The problem is “old” seems to be the key word. This was a tried and trusted team, 11 safe picks sent to do a job against a theoretically inferior nation. It has been a frequent criticism of Martinez in the Belgian job that he relies too easily on players he knows and ignores some younger and more exciting options. I could see it in the way they played, as despite the victory they were quite thick, lacking inspiration.
Eden Hazard’s selection is a case in point: he’s played three La Liga games for Real Madrid this season, but not only has he been there from the start, he’s been there as captain. Wouldn’t Leandro Trossard, in sensational form for Brighton, have been a more inspiring selection? Could Wout Faes have been a better option at the back?
Belgium cruised to a 1-0 win, but will face tougher tests later in the tournament. You wonder if Martínez’s conservatism in the selection will cost them.
Davies’ missed penalty proves costly
Stjeskal: Davies is an incredible talent, a Champions League winner, a tantalizing young player with an inspiring life story – he is the face of this Canada team.
It was perhaps only natural that he confidently called for the ball for a penalty after Yannick Carrasco used his hand to block a Buchanan shot.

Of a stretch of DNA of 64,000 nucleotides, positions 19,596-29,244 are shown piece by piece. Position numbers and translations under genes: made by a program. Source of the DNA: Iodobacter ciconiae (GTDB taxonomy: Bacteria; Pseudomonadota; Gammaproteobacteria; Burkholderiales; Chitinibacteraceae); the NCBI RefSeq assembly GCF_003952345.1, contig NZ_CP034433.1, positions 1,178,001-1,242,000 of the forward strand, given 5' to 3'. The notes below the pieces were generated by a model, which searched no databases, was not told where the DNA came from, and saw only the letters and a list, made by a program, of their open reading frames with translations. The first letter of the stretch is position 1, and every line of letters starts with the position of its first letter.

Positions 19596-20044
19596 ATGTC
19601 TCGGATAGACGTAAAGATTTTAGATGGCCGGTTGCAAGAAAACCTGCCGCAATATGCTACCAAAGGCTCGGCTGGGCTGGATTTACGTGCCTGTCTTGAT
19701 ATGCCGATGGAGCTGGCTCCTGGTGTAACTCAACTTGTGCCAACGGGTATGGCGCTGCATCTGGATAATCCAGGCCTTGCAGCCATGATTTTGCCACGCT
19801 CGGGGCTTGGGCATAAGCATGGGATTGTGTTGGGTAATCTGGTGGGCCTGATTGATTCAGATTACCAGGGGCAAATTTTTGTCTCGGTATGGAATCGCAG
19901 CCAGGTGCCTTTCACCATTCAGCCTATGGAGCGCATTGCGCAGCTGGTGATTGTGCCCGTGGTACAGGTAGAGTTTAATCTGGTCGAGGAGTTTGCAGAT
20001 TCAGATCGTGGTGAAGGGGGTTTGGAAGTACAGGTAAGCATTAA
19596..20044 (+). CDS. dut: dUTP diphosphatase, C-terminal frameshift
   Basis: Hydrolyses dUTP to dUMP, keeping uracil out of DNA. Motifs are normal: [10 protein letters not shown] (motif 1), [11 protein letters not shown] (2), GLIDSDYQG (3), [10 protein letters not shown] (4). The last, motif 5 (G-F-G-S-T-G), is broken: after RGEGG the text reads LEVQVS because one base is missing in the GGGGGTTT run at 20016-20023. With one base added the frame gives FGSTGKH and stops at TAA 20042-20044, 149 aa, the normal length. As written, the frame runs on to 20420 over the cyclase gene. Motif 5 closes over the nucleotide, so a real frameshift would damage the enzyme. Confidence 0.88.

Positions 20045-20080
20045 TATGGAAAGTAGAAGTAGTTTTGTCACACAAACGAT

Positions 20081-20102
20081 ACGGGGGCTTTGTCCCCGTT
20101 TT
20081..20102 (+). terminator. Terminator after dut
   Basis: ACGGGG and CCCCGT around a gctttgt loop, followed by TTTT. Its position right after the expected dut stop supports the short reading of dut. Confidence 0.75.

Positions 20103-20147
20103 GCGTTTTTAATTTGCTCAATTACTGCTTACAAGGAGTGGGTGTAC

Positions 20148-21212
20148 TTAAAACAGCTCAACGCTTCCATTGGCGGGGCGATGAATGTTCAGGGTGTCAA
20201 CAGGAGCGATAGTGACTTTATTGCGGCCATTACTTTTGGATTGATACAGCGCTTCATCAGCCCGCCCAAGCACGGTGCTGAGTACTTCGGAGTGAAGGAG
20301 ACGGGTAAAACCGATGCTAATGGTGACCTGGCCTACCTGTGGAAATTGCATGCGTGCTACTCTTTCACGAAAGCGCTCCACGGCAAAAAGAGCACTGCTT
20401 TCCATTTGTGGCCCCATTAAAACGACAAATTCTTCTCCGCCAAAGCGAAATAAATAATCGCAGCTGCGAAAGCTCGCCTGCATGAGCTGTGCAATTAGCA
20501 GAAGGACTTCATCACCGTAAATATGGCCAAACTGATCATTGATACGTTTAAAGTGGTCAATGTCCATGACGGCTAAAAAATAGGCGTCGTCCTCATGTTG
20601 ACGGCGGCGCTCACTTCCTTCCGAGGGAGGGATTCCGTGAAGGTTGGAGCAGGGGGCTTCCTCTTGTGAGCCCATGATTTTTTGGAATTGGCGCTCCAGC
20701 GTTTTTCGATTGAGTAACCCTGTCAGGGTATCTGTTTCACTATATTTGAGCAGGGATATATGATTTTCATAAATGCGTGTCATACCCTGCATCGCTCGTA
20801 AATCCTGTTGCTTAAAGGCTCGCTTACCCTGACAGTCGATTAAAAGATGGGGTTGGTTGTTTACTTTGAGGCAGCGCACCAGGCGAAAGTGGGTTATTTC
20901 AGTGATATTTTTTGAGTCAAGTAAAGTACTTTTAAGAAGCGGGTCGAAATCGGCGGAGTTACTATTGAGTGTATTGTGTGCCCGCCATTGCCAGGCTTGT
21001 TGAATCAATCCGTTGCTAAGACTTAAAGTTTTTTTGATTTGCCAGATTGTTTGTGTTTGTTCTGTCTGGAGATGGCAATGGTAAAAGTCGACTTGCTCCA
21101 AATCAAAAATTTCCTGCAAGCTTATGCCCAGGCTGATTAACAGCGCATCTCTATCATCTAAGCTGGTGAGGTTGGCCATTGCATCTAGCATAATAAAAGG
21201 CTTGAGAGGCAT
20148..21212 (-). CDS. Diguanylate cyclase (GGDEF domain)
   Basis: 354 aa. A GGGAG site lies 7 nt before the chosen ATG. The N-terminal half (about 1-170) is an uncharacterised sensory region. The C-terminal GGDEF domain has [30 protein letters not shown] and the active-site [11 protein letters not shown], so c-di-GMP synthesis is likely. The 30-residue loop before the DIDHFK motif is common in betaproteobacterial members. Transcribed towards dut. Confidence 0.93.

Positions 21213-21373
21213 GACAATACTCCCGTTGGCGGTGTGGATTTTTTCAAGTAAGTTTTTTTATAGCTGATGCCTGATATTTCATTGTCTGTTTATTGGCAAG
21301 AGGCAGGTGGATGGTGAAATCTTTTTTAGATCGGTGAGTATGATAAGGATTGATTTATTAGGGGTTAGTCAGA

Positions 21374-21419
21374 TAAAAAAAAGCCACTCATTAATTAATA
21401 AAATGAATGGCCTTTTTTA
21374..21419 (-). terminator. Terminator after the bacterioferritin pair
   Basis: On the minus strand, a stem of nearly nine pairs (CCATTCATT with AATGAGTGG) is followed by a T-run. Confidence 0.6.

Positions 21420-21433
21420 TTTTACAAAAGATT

But it was still more than strange to see him stomp on the spot in the 11th minute. It would have been a great narrative if Davies had given Canada an early lead on Wednesday night, but the 22-year-old had only taken two penalties earlier in his professional career: against the Cayman Islands and Curaçao. Their star forward Jonathan David is far more experienced, having converted nine of his 12 career shots, including two last month for Lille.
Unfortunately for Canada, that inexperience was more than apparent when Davies finally took the shot. He sent a weak effort to his left that was easily smothered by Belgian goalkeeper Thibault Courtois.
Davies, a late arrival on the field for Canada while recovering from a hamstring strain he suffered recently at Bayern Munich, had some nice moments but mostly struggled throughout the game. He didn’t go out into space very often, and on the few occasions he did, he had a hard time connecting with his teammates. He didn’t fit the script, but he was one of the few players in Canada who had a rough start.
Michy Batshuayi, now is your time